Thursday, 30 June 2011

Buth Scalpaigh news, Koolaid Dyeing, new linen cloth, Tuppy loses his coat and cats & dogs...

Great news - the share issue for our local community shop - Buth Scalpaigh has not only reached, but completely demolished the target sum!  Today is the last day to join so as to get an invitation to the first shareholders meeting, but shares will still be on sale to anyone who wishes to contribute in the future.
We are now all champing at the bit waiting for the refurbishments to begin.  I think a celebration is going to take place during the summer, so watch this space and if you are in the area, come along and enjoy with us.

Settle down class - I know it's nearly the summer holidays, but today we are going to learn dyeing with Kool-Aid.  Anyone who has done it before, please sit quietly at the back and get on with your spinning....

First of all, you need a pyrex measuring jug (1 litre capacity) and a heatproof pyrex bowl, some tongs and some rubber gloves (to protect your hands from staining), and of course a hank of wool to dye.  Koolaid only works on wool, so don't try to be clever with using other fibres.  Put the kettle on to boil. If you wish you can pre-wet the hank, or if, like me, you like a really tweedy uneven look to your dyeing, just use it dry.  If there is a bit of oil in the wool it will resist the dye, and some of it will take it up quicker than others.  If you are after a really perfect and professional finish then you really shouldn't be using Kool-Aid and a microwave!

Open the first packet of Kool-Aid and empty it into the measuring jug.

When the kettle boils, top up the jug with boiling water (scalding hazard!!) and stir to dissolve the powder.

Put part of your prepared hank into the bowl and pour the jug of colour over it.  Pop into the microwave for one minute on full and then remove carefully (with oven gloves because the bowl is hot).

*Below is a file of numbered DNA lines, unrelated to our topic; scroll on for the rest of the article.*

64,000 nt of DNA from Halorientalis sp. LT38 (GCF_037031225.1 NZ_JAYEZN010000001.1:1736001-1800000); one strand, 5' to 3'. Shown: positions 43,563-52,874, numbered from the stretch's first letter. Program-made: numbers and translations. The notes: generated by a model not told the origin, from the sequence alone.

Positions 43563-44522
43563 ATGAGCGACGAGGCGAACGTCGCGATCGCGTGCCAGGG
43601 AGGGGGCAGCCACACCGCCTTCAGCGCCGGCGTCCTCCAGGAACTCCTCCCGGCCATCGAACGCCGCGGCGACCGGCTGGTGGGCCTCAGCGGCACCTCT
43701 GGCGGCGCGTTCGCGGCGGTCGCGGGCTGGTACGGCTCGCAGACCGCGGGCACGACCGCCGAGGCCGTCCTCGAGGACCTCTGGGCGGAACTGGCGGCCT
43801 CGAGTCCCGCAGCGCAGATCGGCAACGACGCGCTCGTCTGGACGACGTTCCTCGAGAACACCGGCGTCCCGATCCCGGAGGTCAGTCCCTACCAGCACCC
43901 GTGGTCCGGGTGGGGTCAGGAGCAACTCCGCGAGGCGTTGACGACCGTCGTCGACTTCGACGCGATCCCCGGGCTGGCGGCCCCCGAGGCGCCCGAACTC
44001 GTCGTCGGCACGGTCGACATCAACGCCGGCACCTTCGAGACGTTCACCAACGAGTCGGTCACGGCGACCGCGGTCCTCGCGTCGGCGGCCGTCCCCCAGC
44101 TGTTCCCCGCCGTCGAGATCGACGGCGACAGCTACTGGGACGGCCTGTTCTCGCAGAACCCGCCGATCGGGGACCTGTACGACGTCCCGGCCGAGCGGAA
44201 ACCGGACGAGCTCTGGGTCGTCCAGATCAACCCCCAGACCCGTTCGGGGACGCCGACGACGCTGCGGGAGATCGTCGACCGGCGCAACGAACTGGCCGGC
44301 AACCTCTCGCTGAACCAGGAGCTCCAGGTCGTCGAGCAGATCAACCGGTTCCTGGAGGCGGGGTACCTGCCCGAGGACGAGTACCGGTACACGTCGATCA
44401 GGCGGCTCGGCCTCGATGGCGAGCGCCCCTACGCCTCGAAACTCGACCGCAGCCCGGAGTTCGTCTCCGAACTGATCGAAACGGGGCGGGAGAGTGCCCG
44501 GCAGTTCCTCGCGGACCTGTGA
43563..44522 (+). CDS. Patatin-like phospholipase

Lift the hank from the bowl and marvel at the fact that all the colour has migrated from the water into the wool......

Wring out carefully and prepare the next bowl of dye -  you can use the same water, just top it up with fresh boiling water as required.

Repeat in the microwave and then do it again with a third pack of Kool-Aid.

At the end of dyeing, wash the hank carefully in whatever you usually use - soap, detergent etc. and spin the excess water out.
Hang up to dry and admire your handiwork....

Kool-Aid is relatively light-fast, but don't expect too much as it is, after all, only a soft-drink powder.  The yarn I used was a merino hand-spun from fibre bought from Wingham Woolworks, with a bamboo binder, that didn't take up the dye and retained its lovely shiny appearance.

New on the loom - a pink linen of the same ilk as the grey one and the most recent denim-look.  We are really getting into the swing with these cloths and they are coming out beautifully.

Here is one of the denims - very textured so it has to be hand-finished.
Looks gorgeous against the light and even though I've only got a few samples finished, it is already being snapped up by some discerning visitors.
Look out for more of these in different colours from us later on.

The Hand-spun Harris Tweed is progressing.  Have done some sample spinning of the Zwartbles for weft, and now Tuppy the Shetland ram who came to us from Sallie at Driftwater Weaves in Tobson, Great Bernera, has donated his coat to use in the warp.
We also have some amazing grey Shetland which we swopped last year for some of our Hebridean fleeces, and are also looking forward to the first shear cheviots that have been promised from Borve in South Harris.  This project is going to take a long time, but already is proving to be such fun.  Some of my visitors are contributing ideas and suggestions, which are all very gratefully received.  Doespins (see last post comments) has boosted my morale with her helpful comments on using handspun for warp.  The warp patterning is going to be very complicated and I haven't yet found my way into where to start designing, but there is still so much spinning to do that there is no rush to get it done.

And finally, a mega-cute pic of Bramble and Tilly the cat enjoying a relaxing moment on the sofa!